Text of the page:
The world No.114 battled back from a set down to become the fifth active Australian player to win an ATP singles title.

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Rising star Alexi Popyrin has claimed the biggest title in his career to date after triumphing in the final of the Singapore Open on Sunday.

 

The 21-year-old battled back from a set down to defeat world No.46 Alexander Bublik 4-6, 6-0, 6-2, in what was his first ever final on the ATP Tour. Popryin, who had never got past the quarter-final stage of a Tour event prior to this week, managed to turn his fortunes around with the help of an emphatic service display. During the second set he dropped no points behind serve and only one in the third. Overall, the Australian produced 11 aces and broke Bublik five times en route to victory.

A former junior world No.2 who won the 2017 French Open boys’ title, Popyrin has become the fifth active player from Australia to have won an ATP title. The other four are Nick Kyrgios, Alex de Minaur, Bernard Tomic and John Millman. During the trophy ceremony Popyrin said the breakthrough was a result of hard work as he paid tribute to his family.

“I’ll definitely have very fond memories of Singapore now, I’ll definitely remember this for the rest of my life,” he said.
“We put a lot of hard work in the pre-season and it’s paying off in the start of the year I’ve had. In Australia I felt really good so it’s just good to see all the hard work paying off.
“My family behind the scenes, they’ve sacrificed so much for me and to finally win a tournament just shows how much hard work they put in with me also. This is for them 100 per cent.”

Prior to Bublik, Popyrin also scored a win over former US Open champion Marin Cilic in the semi-finals. The breakthrough continues what has been an encouraging start to the season for the Next Gen star. At the Murray River Open in Melbourne he took Grigor Dimitrov to three sets before losing in the third round. Then at the Australian Open he knocked out top 20 player David Goffin.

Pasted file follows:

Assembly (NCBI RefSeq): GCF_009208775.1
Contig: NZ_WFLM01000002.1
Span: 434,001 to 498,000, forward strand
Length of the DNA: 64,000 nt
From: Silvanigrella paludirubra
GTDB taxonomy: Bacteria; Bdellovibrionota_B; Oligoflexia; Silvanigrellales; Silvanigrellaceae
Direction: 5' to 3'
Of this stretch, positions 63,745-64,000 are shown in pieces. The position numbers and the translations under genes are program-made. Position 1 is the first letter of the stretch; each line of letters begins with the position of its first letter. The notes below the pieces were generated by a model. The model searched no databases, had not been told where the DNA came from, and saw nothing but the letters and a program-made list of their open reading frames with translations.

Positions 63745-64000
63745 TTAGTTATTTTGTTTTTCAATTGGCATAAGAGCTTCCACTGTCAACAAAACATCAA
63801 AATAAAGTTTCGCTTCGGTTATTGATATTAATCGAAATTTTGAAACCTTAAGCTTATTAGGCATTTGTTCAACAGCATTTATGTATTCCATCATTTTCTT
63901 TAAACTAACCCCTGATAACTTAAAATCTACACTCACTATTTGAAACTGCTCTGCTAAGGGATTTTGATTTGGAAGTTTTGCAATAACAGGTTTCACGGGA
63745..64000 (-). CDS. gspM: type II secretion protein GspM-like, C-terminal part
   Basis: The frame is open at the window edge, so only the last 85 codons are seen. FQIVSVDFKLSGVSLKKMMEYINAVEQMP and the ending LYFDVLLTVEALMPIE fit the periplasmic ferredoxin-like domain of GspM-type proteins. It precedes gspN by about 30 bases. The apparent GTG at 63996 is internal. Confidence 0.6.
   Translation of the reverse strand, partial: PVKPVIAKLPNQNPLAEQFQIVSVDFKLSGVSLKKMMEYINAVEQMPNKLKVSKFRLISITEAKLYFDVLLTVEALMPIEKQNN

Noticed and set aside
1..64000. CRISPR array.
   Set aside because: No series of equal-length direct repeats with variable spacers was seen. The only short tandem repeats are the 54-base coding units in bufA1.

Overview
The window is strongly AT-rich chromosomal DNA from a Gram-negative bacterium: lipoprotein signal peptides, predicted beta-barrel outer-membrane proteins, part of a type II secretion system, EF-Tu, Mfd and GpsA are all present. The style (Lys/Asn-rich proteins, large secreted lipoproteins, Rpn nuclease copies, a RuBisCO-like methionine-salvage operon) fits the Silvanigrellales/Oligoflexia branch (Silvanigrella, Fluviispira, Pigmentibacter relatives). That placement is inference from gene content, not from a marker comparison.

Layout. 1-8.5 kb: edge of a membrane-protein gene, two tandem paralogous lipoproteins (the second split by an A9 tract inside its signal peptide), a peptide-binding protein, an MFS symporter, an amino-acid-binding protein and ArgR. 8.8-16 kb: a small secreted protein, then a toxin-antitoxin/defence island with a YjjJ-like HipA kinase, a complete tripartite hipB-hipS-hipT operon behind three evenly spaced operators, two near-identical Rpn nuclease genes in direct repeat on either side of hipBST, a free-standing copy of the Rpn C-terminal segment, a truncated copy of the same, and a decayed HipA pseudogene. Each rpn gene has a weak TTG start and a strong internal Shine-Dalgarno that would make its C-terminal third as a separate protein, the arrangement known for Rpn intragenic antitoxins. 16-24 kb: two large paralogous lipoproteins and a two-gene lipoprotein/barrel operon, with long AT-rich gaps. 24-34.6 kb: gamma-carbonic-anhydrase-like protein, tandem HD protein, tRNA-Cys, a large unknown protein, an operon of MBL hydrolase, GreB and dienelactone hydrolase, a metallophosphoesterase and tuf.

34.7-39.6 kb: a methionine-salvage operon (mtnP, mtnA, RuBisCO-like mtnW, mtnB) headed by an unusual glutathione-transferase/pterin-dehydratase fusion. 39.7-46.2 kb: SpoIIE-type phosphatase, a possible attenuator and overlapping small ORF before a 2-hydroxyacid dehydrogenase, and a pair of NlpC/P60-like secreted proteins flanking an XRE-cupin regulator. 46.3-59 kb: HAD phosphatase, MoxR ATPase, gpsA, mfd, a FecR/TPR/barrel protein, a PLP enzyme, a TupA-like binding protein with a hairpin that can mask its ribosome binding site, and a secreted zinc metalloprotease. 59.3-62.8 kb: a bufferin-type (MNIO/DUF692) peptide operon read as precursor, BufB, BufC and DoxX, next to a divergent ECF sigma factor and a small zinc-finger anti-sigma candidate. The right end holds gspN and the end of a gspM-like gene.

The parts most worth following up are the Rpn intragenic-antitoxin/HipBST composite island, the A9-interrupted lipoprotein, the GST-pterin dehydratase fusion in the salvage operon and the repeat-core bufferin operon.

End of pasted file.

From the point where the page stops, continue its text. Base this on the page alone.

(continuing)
Meanwhile, Bublik is left wondering what might have been. It was the second time the Kazakh has reached a Tour final this season after Antalya where he had to retire due to injury.

“His first final, his first title, I have four finals, which hurts now but just congratulate you and next time we’ll see if we can face in the final,” Bublik said.

Popyrin will rise to a ranking high of 82nd when the standings are updated on Monday.

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Alejandro Davidovich Fokina beats Hubert Hurkacz to reach the quarter final in Montpellier

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Alejandro Davidovich Fokina came back from 1-3 in the opening set and converted four of the ten break points to claim a 7-5 6-2 win over Hubert Hurkacz in 1 hour and 34 minutes at the Open Sud de France in Montpellier. 

 

Hurkacz went up a break in the fourth game at deuce to take a 3-1 lead. Davidovich Fokina broke back in the fifth game at 15 and held serve to draw level to 3-3. Hurkacz saved a break point in the seventh game to hold serve after two deuces. Davidovich Fokina converted his second break point in the 11th game to win the first set 7-5. 

Hurkacz saved three break points in the third game of the second set, but Davidovich Fokina broke twice in the fifth and seventh games at deuce to win the final four games from 2-2 securing his spot in the quarter final. 

The 21-year-old Spanish player set up a quarter final against Egor Gerasimov, who knocked out Aljaz Bedene 6-4 7-6 (7-4) after 1 hour and 51 minutes. Bedene converted his second break point at deuce in the first game. Gerasimov broke back in the fourth game to draw level to 2-2. Gerasimov closed out the first set 6-4 with a break on his opportunity in the 10th game.